You’ve spent hours combing through several internet galleries and visiting your local nursery in search of the plants for your antique plant stand indoor. With this dedication, you now have everything you need to produce a gorgeous work of living art, and it’s time to get planting.
The soil and fillers you use in your container make a huge difference. The greenery you put in your pots without holes drilled can thrive for years with a bit of planning.
While we understand the need to provide plants with a consistent water supply, too much moisture creates an environment prone to standing water, root decay, and disease.
It’s critical that your indoor plant containers have sufficient drainage. Excess water must be drained from the root zone, and proper air circulation among the root tips must be promoted for plants to thrive. When there are no drain holes in your container, there are a few options depending on your needs. Let’s take a look at a couple of them.
1: Use of Plant Risers
Plant risers are an excellent way to encourage good air circulation and fight off potential disease by placing them at the base of containers without drainage holes. Raising your decorative indoor planter pots will also prevent moisture from forming at the bottom of the pot, which will harm the surface it is resting on.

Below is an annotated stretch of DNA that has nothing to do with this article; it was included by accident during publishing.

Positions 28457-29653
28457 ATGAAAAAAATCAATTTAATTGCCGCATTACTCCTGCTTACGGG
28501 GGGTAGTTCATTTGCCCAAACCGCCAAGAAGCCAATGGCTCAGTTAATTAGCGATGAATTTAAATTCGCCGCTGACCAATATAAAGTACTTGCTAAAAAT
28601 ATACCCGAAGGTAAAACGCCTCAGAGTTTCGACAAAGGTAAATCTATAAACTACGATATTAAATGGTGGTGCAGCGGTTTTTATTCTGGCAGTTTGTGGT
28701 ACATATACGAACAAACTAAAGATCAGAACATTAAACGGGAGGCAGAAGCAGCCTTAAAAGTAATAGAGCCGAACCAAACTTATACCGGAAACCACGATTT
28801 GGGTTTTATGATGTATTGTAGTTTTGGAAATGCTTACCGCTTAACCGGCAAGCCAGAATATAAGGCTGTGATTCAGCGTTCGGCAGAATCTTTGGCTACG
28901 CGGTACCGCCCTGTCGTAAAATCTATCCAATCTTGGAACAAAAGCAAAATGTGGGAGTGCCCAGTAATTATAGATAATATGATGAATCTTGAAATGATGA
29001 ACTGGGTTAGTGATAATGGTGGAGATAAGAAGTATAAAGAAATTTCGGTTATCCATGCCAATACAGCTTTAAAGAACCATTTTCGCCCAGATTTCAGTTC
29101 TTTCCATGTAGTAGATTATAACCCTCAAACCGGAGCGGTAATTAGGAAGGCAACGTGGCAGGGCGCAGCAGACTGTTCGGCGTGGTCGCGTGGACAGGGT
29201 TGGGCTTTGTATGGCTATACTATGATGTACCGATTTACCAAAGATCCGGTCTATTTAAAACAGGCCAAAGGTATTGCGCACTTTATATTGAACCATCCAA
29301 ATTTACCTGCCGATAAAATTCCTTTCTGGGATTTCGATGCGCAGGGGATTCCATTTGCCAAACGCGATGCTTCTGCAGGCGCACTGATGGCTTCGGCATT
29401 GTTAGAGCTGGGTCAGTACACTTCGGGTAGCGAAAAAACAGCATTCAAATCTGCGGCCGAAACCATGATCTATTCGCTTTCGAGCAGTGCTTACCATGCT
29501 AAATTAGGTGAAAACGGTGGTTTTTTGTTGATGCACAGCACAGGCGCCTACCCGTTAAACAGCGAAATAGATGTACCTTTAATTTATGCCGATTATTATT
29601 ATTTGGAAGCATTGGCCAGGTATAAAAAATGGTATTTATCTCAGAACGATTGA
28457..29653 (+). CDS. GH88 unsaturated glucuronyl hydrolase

2: Fillers Other than Soil
Fillers are a wonderful solution for planters without drainage holes since they provide a place for any excess water to go while also saving money by taking up space that would otherwise be filled with excess soil, which is an expensive and heavy option.
There are a few things to think about while selecting a filler. The first is the issue of weight. Will this container stay put, or will it be moved about as the seasons change? Both soil & fillers can quickly fill the container with too much weight.
Items that do not quickly decompose or react with soil are ideal fillers. Ping pong balls, empty plastic water bottles, and packing peanuts are all excellent examples of lightweight materials (ensure that they are not cornstarch peanuts and are non-biodegradable).
Ways to Combat High Amount of Water from Killing Plants
Many garden centers provide clay pebbles that can be placed at the bottom of a container for optimum drainage. While these materials can undoubtedly be used as a filler if you rely on them for adequate draining in a hole-less pot.
Although water flows downward due to gravity. The potting soil is water-loving and will function as a sponge. Until the water is thoroughly saturated, it will resist transferring from a minor substance (soil) to a rougher substance.
Selecting a filler that allows water to quickly transfer from oversaturated soil to the filler reduces the risk of root rot & disease. Furthermore, once the water has traveled through the soil and into the pebbles, there is insufficient wicking to return the water to the roots.
A little more effort spent preparing and organizing your container will result in an artistic work of art that you can appreciate for many days ahead!